What is the Small Saphenous Vein (SSV)?
The Small Saphenous Vein (SSV) is the second main superficial vein in the leg (the main superficial vein in the leg being called the Great Saphenous Vein (GSV)). It is called a “truncal” vein as it is one of the long straight veins in the leg. The Great Saphenous Vein is the other truncal vein in the leg.
The Small Saphenous Vein has a major role in draining blood from the foot and from the skin and fat of the back of the lower leg (calf).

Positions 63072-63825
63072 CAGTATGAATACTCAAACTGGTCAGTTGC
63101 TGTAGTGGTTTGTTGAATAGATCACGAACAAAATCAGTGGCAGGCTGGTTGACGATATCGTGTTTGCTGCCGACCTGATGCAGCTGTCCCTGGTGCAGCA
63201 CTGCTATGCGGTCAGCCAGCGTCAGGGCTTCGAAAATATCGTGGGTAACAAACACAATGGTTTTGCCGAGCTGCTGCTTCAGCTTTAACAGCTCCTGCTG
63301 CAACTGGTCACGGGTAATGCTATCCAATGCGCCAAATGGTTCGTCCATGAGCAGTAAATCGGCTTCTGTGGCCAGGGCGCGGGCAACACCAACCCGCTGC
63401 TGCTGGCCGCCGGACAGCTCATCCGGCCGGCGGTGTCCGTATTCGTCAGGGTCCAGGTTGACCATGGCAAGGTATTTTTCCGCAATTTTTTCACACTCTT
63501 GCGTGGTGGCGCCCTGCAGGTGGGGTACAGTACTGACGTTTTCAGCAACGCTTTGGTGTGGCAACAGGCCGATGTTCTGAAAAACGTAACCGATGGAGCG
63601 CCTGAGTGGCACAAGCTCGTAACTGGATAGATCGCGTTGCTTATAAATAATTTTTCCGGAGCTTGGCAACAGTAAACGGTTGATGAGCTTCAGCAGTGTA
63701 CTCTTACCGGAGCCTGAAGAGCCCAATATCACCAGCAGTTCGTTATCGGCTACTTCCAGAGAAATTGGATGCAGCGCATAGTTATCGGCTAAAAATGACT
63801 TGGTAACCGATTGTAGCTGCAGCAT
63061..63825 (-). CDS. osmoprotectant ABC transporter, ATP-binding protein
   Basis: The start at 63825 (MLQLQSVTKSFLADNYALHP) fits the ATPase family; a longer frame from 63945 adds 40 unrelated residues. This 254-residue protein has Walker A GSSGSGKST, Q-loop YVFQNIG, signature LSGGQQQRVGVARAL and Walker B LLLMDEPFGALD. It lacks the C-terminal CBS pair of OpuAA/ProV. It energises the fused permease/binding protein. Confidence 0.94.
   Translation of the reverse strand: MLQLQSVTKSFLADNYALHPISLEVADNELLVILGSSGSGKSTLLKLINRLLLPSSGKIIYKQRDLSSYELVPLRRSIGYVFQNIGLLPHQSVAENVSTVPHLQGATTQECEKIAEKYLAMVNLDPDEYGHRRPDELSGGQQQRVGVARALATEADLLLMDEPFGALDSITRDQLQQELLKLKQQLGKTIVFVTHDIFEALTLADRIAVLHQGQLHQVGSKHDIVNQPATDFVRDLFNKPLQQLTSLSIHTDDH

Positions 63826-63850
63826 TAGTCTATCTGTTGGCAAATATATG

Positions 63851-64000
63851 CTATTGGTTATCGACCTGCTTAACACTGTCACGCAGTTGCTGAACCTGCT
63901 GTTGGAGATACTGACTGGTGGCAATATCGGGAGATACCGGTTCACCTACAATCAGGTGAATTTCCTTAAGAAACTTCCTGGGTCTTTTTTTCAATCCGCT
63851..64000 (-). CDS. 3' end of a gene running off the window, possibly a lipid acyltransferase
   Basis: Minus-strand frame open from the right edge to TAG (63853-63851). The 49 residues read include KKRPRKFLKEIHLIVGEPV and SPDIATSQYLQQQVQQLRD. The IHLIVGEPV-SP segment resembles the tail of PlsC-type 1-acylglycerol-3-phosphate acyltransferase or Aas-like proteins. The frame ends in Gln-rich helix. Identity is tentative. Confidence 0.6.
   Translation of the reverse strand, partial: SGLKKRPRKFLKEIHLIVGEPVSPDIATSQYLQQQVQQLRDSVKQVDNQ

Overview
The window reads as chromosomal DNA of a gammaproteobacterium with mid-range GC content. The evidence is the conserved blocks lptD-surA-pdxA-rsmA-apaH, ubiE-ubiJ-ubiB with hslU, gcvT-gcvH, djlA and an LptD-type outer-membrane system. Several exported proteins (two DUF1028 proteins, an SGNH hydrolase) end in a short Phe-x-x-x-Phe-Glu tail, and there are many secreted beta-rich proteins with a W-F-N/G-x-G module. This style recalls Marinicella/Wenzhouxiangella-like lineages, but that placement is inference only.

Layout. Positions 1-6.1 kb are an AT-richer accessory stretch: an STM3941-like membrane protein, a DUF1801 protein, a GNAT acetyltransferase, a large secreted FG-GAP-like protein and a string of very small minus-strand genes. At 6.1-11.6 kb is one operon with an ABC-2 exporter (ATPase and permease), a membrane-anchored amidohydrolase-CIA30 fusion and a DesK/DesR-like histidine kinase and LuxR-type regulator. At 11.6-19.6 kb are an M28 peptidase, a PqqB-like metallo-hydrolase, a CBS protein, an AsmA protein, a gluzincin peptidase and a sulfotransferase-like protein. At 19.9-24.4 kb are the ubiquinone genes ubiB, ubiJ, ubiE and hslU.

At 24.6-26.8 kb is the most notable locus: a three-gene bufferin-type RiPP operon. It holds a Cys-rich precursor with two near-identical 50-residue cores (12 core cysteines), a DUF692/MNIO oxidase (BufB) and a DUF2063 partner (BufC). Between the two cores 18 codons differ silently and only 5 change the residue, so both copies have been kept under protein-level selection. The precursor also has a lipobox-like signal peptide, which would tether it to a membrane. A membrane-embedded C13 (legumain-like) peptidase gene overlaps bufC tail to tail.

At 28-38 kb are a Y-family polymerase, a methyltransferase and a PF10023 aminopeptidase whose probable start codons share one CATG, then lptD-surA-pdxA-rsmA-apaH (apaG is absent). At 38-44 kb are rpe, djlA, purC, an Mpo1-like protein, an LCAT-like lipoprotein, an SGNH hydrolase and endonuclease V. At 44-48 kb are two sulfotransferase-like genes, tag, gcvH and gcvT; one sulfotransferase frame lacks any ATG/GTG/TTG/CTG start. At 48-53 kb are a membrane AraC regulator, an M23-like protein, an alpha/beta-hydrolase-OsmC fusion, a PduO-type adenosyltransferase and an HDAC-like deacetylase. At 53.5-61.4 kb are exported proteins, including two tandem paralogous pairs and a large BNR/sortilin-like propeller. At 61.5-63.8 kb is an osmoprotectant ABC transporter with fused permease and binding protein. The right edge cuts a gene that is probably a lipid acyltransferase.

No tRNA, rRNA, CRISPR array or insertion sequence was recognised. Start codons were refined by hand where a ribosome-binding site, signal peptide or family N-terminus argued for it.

Previously the Small Saphenous Vein (SSV) has been called other names including the Short Saphenous Vein (SSV), the Lesser Saphenous Vein (LSV), Saphena Minima and other similar names. However to prevent confusion, the venous world has agreed since 2001 in Europe and 2004 in America to use the same names for all veins and therefore this vein is now only called the Small Saphenous Vein (SSV). Unfortunately there are still some people who are not experts in veins who still use the old terminology. As with all advances, with education the new names will become more widely used even amongst non-specialists.